Towards a Science of “the Vibe”
Feb 26, 2020
Over the past several years, over 40 masters students have gone out into the world to investigate a simple question: what the hell is “the vibe”? While the concept is used widely by designers and the general public, there was virtually no academic literature on the topic.
Can there be a science of “vibes” — or is the topic too magical, too “oogly-boogly” to study scientifically? In the history of psychology, there have been plenty of topics that have seemed too difficult to study– for instance, how can one scientifically study and measure a concept like beauty or emotions or mood? Luckily, at the TU Delft Human Centered Design Faculty, there is a long history of studying these difficult topics. For instance, Paul Hekkert’s 2017 “Unified Model of Aesthetics”, which has now been validated with hundreds of participants. This UMA model states how the maximization of opposites (e.g., unity and variety) yields maximal beauty.
But, to be fair, the science of beauty goes back to the very beginnings of psychology, when Gustav Fechner quantified the human aesthetic response to rectangles. Unfortunately, the study of “the vibe” doesn’t have that kind of track record.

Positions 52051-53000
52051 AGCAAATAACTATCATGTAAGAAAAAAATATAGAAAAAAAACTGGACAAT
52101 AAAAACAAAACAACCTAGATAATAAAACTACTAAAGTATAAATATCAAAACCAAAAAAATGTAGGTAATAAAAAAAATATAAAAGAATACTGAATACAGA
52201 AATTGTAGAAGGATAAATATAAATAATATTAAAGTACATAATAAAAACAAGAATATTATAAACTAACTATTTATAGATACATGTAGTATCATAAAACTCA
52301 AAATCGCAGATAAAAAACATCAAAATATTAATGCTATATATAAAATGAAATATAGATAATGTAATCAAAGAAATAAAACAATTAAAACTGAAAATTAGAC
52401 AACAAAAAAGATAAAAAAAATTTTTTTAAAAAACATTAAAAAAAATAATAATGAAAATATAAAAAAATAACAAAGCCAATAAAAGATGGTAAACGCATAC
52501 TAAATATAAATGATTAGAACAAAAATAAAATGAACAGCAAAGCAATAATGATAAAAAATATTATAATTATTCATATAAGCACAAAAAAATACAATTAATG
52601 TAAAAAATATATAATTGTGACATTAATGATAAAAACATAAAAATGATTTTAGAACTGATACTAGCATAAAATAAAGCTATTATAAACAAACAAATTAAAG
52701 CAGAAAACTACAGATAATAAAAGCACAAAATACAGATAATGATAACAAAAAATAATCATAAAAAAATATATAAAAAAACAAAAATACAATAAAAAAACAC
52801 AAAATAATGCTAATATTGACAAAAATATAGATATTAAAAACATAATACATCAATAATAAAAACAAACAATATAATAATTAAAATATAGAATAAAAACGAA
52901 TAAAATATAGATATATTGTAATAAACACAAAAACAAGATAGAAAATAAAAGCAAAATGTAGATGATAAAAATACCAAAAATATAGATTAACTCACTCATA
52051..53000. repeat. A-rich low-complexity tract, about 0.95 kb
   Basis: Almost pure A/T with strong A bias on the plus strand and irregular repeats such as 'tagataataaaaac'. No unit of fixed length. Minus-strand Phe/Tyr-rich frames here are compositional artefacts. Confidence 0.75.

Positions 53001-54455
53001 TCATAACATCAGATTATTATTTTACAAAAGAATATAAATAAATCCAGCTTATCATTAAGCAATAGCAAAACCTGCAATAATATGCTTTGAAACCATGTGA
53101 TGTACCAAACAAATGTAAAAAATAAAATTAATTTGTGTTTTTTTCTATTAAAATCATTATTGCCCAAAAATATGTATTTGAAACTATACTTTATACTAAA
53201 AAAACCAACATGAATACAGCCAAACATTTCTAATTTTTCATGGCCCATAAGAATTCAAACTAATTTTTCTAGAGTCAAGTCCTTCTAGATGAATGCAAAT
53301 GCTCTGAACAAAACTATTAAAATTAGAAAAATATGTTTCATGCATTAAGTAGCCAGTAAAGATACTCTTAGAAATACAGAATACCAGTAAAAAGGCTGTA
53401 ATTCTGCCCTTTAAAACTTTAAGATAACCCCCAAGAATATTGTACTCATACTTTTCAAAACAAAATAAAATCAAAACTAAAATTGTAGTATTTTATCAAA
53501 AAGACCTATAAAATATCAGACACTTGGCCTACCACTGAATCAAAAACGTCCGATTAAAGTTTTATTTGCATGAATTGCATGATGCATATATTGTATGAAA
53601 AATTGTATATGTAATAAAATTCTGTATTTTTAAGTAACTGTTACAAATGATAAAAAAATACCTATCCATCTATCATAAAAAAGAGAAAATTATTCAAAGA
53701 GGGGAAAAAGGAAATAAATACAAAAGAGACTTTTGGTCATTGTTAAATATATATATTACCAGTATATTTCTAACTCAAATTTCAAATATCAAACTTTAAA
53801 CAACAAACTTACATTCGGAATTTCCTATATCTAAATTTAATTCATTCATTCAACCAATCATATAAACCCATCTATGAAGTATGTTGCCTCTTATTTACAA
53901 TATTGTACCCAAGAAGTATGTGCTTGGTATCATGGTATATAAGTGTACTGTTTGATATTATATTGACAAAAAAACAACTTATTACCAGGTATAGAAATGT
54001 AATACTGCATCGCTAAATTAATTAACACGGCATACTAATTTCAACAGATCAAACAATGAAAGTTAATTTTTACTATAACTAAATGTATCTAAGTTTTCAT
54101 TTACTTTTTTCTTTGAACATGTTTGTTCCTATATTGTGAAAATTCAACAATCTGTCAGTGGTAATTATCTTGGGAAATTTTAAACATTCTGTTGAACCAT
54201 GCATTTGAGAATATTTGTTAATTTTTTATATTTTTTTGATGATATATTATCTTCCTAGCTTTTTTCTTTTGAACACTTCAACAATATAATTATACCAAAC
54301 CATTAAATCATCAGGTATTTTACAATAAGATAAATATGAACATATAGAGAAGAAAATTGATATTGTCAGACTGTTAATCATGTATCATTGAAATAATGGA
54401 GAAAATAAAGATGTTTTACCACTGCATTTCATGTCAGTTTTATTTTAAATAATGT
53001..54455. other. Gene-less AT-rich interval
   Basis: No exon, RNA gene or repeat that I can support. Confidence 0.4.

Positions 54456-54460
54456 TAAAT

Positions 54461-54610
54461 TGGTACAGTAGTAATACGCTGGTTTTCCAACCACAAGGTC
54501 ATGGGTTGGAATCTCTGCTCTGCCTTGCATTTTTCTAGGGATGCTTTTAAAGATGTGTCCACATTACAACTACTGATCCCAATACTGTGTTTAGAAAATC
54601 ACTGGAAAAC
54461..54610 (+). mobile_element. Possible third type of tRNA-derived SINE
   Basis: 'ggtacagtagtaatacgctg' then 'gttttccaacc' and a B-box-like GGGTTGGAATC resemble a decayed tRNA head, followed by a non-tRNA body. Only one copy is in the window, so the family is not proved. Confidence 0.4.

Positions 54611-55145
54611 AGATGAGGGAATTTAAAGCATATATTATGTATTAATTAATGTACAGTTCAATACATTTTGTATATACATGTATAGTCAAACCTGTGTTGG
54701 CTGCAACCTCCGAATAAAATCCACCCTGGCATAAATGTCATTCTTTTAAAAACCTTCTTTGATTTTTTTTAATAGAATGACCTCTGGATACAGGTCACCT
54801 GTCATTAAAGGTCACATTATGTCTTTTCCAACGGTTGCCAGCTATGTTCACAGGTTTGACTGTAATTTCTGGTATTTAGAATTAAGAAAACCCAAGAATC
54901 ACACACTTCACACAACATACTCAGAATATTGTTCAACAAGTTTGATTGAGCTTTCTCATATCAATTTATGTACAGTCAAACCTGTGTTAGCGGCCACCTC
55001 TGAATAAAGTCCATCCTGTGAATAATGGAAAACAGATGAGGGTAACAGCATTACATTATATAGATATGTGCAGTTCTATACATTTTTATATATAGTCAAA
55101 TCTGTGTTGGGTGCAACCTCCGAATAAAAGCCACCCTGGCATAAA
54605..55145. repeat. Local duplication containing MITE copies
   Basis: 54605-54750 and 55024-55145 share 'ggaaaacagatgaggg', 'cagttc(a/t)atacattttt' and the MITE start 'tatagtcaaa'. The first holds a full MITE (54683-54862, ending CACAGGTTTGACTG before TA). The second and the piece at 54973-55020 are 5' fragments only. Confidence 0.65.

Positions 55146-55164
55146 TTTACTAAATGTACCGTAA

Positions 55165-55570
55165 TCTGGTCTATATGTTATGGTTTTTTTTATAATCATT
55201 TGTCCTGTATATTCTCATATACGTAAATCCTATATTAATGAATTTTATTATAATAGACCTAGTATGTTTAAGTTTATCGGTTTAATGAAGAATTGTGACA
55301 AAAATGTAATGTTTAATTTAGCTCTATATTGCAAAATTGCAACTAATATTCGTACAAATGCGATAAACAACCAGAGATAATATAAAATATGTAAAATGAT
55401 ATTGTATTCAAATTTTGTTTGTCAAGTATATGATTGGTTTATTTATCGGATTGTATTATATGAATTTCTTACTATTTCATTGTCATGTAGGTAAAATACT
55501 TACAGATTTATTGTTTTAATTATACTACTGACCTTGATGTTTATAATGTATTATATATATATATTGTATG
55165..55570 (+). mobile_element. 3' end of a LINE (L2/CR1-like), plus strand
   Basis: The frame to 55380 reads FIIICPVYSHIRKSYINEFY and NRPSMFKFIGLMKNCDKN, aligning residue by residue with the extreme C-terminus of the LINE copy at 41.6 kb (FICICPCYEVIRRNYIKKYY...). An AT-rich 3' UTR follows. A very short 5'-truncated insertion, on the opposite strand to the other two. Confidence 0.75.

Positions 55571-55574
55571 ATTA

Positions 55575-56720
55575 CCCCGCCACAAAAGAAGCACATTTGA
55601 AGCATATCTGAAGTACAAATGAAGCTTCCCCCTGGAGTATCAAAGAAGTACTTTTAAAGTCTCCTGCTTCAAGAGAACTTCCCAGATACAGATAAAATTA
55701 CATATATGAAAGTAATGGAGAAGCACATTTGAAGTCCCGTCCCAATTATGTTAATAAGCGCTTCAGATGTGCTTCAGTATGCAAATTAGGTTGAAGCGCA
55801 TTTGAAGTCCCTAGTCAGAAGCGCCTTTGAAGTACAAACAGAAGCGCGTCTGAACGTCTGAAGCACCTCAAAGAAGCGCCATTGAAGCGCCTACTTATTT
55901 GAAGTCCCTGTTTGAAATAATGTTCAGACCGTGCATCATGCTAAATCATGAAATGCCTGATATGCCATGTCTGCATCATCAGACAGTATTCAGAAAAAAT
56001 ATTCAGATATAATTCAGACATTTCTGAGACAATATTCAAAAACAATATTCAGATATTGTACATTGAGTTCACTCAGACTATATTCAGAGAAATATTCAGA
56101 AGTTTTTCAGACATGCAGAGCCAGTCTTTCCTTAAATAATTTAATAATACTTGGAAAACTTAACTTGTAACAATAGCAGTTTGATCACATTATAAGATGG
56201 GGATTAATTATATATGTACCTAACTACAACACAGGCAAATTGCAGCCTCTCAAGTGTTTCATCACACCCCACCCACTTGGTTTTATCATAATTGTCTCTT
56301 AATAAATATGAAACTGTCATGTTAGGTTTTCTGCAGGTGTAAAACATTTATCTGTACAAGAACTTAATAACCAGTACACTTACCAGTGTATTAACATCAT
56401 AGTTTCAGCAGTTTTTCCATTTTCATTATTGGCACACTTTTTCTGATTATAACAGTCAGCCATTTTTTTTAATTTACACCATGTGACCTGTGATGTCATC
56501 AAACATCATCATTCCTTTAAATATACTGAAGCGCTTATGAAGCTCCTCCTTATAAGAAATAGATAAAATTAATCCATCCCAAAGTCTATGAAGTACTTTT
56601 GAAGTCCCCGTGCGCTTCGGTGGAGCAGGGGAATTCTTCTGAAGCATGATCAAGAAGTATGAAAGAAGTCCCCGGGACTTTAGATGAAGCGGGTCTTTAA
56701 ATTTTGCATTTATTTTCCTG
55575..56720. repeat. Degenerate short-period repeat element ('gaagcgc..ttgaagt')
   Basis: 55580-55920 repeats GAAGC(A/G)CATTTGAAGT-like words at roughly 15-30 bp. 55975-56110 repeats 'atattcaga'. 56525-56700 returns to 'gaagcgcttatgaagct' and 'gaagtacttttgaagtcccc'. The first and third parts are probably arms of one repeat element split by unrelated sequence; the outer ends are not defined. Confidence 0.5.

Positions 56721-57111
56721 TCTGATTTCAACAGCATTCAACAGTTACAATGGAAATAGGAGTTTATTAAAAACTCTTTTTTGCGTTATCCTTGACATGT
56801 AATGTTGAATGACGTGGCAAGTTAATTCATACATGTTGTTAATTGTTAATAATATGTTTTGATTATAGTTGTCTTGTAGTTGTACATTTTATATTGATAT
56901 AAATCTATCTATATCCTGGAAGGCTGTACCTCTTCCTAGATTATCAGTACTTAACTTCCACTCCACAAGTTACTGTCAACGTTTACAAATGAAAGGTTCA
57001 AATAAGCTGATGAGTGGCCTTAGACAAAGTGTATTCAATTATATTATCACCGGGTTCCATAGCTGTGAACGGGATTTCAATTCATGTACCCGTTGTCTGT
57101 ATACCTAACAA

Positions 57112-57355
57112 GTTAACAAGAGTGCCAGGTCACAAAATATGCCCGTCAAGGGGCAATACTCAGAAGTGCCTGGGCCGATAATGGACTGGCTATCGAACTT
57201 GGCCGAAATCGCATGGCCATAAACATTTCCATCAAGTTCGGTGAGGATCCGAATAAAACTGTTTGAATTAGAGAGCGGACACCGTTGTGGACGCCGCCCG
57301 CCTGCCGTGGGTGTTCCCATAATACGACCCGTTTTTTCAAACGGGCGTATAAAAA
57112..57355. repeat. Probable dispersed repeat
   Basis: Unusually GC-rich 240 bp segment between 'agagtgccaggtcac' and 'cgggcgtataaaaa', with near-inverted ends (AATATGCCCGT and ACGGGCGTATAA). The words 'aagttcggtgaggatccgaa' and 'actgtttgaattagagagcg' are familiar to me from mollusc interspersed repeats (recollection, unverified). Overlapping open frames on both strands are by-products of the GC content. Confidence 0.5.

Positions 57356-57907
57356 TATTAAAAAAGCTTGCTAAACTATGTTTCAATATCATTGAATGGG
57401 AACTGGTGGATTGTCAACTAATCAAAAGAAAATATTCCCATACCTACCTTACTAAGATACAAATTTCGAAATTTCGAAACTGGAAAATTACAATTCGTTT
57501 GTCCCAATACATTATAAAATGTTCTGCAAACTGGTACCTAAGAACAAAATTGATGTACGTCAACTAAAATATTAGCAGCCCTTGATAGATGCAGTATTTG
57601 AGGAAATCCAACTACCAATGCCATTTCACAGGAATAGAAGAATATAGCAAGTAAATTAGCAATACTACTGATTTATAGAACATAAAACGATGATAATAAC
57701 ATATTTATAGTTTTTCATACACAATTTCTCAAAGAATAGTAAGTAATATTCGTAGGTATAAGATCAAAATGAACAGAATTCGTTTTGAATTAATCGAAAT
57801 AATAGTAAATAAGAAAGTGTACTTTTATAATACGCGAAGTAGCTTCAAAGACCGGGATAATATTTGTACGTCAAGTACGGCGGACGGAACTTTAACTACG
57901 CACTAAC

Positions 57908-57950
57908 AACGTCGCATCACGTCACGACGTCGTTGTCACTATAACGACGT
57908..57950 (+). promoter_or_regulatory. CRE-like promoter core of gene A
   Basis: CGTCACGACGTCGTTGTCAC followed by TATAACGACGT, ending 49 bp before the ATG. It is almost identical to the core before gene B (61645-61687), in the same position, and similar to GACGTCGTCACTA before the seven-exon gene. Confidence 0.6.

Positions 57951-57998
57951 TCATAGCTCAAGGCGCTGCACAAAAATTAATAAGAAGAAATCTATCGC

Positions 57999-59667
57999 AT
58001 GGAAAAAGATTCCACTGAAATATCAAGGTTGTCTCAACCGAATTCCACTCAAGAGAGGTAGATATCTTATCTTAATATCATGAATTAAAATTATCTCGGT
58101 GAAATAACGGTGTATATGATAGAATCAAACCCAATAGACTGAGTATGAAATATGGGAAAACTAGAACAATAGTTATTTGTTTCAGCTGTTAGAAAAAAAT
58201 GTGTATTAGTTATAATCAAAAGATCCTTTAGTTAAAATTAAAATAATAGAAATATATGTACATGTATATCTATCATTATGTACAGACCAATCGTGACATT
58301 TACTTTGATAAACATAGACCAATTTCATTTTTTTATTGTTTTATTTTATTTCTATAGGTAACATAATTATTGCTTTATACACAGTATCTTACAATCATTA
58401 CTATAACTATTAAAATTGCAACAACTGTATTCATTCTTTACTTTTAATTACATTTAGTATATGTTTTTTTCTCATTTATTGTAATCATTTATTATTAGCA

So, without a strong theoretical basis, the Delft design students simply went out into the community and interviewed people. They conducted dozens of interviews with many diverse people, from architects to DJs to teenagers to retirees. With this data, students developed a variety of models describing the perception of “vibes” — and provided recommendations for how designers might “design better vibes.”
We are now in the process of combining these insights into a new booklet, “Designing Better Vibes.” The main topics discussed are listed below — we’d love to hear from you if you have any questions about the scientific study of “the vibe.”